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Journal Article


Lee J, Abdel-Aty M, Cai Q, Wang L. Transp. Res. Rec. 2018; ePub(ePub): ePub.


(Copyright © 2018, Transportation Research Board, National Research Council, National Academy of Sciences USA)






Emergency Medical Services (EMS) play a vital role in the postcrash effort to reduce fatalities by providing first aid and transportation to medical facilities. This study aims to analyze the time required for crash reporting and EMS arrival in fatal traffic crashes and to identify relevant crash, roadway, environmental and zonal socio-economic factors. The time required for EMS reporting and arrivals were calculated by location type (urban or rural) and roadway functional classification using Florida data. Subsequently, a variety of duration models were estimated to reveal the contributing factors for crash-reporting and reporting-arrival intervals. Although about 90% of fatal crashes are reported to EMS within ten minutes in both urban and rural settings, EMS average reporting time in rural areas (4.5 min) is greater than that in urban areas (3 min). Moreover, freeways require longer time for EMS arrival (8.3 min) compared with conventional roadways (6.8 min). It was shown that the log-logistic and gamma models performed the best for crash-reporting and reporting-arrival intervals, respectively. The modeling results revealed that both EMS reporting and arrival times are related to the crash, roadway, environmental, and socio-economic factors. The key findings indicate that EMS reporting and arrival times differ significantly according to the urban or rural designation and road functional classification, and that they have statistically significant relationship with various factors. It is expected that the findings from this study can be used to develop effective and practical strategic plans to minimize EMS reporting and arrival times and, therefore, decrease the likelihood of fatalities.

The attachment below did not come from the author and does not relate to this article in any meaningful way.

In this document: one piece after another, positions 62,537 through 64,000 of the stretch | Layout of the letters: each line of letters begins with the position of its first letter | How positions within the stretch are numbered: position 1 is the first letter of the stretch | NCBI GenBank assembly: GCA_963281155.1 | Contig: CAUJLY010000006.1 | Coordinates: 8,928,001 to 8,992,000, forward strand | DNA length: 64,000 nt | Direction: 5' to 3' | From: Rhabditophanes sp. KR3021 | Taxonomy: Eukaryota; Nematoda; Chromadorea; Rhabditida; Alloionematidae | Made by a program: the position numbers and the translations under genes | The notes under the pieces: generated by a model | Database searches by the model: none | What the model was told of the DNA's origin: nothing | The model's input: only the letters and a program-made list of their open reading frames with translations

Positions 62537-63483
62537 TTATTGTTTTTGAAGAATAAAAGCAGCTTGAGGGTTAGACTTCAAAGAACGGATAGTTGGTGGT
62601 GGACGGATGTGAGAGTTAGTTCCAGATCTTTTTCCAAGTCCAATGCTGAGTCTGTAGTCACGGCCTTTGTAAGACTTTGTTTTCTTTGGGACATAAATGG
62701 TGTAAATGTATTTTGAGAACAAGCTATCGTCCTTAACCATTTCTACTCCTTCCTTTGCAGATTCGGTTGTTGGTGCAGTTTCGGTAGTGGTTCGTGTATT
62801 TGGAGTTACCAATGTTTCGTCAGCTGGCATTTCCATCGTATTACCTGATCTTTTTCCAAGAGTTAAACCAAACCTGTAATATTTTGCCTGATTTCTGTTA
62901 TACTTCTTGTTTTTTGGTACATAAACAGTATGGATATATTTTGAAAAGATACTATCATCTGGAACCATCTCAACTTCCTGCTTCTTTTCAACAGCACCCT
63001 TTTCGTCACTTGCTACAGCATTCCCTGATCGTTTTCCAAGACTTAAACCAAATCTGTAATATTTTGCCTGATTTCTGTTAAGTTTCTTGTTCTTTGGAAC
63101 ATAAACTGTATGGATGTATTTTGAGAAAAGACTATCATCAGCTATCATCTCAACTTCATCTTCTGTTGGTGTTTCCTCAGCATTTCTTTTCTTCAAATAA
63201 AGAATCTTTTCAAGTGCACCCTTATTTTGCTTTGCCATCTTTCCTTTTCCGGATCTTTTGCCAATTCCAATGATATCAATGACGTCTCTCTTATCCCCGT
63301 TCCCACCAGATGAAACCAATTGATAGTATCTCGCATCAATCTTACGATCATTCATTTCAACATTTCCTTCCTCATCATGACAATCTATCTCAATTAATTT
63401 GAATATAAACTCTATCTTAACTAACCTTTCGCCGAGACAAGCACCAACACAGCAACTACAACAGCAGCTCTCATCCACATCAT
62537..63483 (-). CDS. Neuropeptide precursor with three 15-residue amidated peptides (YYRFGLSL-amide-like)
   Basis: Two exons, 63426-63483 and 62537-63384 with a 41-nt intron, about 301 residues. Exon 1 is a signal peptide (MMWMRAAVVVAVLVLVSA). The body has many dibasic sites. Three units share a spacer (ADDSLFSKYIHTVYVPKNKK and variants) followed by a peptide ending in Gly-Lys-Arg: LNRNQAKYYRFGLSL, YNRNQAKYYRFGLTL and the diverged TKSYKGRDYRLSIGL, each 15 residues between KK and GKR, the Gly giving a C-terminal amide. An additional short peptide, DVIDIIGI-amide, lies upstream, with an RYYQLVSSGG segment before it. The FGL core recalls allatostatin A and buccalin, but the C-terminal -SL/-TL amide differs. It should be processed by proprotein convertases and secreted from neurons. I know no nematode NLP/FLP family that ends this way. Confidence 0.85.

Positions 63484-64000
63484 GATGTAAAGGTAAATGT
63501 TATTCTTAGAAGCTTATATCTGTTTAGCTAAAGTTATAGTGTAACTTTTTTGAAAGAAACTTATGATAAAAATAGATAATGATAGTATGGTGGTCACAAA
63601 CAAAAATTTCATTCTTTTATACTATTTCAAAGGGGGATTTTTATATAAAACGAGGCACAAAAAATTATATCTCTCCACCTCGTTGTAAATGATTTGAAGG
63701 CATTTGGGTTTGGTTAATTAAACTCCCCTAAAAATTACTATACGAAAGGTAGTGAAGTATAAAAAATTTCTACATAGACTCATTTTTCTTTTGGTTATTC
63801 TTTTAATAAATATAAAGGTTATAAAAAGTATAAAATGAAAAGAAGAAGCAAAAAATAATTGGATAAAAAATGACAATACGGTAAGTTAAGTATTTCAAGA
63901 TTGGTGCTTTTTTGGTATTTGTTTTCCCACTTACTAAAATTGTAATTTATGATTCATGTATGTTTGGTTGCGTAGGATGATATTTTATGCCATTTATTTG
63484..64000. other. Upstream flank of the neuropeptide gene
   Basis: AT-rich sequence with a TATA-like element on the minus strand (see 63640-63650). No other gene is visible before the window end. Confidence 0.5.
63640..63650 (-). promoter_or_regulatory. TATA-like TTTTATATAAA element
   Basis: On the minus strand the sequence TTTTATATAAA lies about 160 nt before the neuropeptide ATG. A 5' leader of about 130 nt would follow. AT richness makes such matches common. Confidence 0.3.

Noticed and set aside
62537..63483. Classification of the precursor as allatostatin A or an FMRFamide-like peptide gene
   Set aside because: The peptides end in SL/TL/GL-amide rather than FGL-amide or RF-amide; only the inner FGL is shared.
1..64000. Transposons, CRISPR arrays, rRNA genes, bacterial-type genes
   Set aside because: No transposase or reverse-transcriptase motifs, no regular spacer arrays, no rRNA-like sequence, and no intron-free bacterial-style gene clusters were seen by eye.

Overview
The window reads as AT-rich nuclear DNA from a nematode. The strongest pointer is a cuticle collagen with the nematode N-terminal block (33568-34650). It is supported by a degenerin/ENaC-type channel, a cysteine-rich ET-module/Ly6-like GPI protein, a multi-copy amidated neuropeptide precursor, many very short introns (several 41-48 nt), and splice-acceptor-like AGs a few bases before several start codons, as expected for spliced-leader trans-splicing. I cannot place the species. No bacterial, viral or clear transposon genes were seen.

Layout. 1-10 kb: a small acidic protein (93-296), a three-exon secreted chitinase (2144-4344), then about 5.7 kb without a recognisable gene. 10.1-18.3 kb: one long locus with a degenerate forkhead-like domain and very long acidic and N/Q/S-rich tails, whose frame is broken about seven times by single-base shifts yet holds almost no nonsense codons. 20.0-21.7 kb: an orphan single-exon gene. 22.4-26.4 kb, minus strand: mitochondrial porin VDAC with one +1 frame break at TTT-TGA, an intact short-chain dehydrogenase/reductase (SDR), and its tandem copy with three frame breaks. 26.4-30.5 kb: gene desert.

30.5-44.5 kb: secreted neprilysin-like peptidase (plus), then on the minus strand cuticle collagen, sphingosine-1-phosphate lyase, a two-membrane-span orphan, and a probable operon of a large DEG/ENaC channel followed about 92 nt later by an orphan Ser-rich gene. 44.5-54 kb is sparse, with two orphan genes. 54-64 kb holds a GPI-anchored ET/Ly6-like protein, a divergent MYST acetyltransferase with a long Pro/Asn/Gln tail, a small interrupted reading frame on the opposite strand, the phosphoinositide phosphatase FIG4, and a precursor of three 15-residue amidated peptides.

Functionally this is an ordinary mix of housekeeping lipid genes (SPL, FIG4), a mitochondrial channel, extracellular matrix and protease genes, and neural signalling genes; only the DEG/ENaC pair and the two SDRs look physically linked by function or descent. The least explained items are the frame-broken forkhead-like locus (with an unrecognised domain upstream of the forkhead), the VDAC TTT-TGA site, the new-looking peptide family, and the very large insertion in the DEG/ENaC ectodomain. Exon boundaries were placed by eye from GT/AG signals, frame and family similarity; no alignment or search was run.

Language: en


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